Information Literacy at WVU?
Yes! Information literacy is the set of integrated abilities encompassing:
- the reflective discovery of information
- the understanding of how information is produced and valued
- the use of information in creating new knowledge and participating ethically in communities of learning.
All University students need these capabilities to succeed in their classes and prepare for a lifetime of information use in the future. First, they need basic information literacy capabilities, and later they must develop advanced, research level abilities.
- The information environment is too complex and changing too rapidly to expect students to acquire information literacy without a planned, systematic, cumulative instructional program.
- The hit or miss process that worked for students and scholars in the past is not effective or efficient today.
- Disciplines are changing, communication is multi-dimensional, and students are expected to employ sophisticated information seeking techniques in the twenty-first century.
Links to initial resources for WVU students and faculty regarding information literacy are ahead. Please explore them and get in touch if there is anything we can do to help you advance student research capabilities and discovery at WVU. As we look to the 2020 Plan and its call for “engaging undergraduate, graduate, and professional students in a challenging academic environment,” nothing less is acceptable.
The Information Literacy Initiative at West Virginia University Libraries
Learning is something the WVU Libraries take seriously. An ongoing effort to formalize all of the many instructional and learning activities that academic librarians are involved in is called the Information Literacy Initiative. The ILI at WVU Libraries began in 2007. Information literacy, broadly speaking, is the ability to find information and use it effectively. But it also means thinking critically and reflecting on the research process, effective searching, retrieval, and resource evaluation skills, and the ethical and legal use of information.
Here are some assumptions about information literacy for broader discussion at WVU:
- Students need to master critical thinking and 21st century research skills to be effective contributors to society.
- Research fluency has a critical disciplinary dimension.
- The libraries have a joint responsibility with the teaching faculty for student learning about academic integrity.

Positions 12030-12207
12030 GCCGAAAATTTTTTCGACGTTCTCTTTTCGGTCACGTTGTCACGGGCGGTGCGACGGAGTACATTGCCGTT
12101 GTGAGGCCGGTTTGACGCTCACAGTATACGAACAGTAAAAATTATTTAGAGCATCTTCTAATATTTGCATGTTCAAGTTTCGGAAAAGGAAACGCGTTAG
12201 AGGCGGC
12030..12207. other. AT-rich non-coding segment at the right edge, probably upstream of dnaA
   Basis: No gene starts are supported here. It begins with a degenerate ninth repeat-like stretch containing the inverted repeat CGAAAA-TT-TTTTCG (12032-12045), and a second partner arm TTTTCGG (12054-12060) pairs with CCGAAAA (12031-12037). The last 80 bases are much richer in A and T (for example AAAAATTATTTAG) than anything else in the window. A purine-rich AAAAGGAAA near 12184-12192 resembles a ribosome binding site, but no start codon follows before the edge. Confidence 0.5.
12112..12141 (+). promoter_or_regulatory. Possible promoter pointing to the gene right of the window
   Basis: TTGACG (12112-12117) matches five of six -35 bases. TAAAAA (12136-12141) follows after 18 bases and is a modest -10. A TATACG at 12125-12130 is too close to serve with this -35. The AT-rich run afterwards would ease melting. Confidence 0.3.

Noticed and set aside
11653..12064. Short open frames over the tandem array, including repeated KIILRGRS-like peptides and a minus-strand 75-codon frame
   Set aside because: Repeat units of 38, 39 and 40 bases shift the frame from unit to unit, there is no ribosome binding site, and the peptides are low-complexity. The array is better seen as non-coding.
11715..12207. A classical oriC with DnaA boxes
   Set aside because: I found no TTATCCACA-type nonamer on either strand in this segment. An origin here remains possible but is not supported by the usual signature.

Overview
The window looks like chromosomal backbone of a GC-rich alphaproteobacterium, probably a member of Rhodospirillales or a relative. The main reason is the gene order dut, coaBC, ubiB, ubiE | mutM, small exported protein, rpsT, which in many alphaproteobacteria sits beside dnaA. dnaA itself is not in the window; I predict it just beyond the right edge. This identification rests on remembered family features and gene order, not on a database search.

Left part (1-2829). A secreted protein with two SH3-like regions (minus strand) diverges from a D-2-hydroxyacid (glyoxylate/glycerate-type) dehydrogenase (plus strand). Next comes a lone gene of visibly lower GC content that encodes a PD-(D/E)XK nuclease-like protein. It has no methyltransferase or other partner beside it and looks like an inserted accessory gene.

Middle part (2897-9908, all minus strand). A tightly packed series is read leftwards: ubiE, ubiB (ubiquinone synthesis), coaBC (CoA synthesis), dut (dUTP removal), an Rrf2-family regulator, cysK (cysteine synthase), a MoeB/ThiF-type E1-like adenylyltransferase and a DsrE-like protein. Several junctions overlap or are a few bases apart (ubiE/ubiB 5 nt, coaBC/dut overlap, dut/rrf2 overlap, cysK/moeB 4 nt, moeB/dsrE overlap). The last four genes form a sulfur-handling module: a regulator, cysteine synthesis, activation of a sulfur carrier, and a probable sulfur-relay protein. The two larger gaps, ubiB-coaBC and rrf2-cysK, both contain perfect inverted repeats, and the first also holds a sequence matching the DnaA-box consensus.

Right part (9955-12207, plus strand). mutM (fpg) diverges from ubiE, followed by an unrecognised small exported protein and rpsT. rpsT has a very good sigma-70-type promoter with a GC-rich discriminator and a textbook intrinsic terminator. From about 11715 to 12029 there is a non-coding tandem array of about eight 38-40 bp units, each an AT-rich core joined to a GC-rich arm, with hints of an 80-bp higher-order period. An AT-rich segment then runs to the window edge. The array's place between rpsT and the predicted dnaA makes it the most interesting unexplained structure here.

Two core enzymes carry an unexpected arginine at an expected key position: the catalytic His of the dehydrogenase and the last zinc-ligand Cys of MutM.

- An excellent teaching program addressing research abilities is integrated in the curriculum, is developmental, and creates transferable knowledge.
- Evaluation of information found is learned over time by comparing and contrasting quality of content and knowing how to recognize the credibility of the original source
All of these activities (under the umbrella of the Information Literacy Initiative) aim to unify the instructional activities of the Libraries into a formal educational program that can be presented to the campus community as a scaffold of learning. In 2013, the Libraries' information literacy committee wrote an Information Literacy Plan. This plan is the first step in clarifying and communicating foundational, intermediate, discipline specific, and expert information literacy outcomes to everyone who is interested in stronger students and better student research results. The Libraries’ information literacy program, once fully developed, will be an action plan for a commitment to learning excellence in information use at West Virginia University.
For further information about this program development, please write:
Resources for Faculty and Librarians on Information Literacy
Academic librarians at WVU (and around the country) are using Research Guides as teaching and learning resources. Basically they are dynamic, mini-websites which point users to relevant library and Internet information. This LibGuide points to definitions, research results, relevant videos, and other sources to assist in teaching the many elements of student research. http://libguides.wvu.edu/infolit
The Association of College and Research Libraries recently released the Framework for Information Literacy for Higher Education. This framework replaces the Information Literacy Competency Standards for Higher Education and places more emphasis on students as creators of information.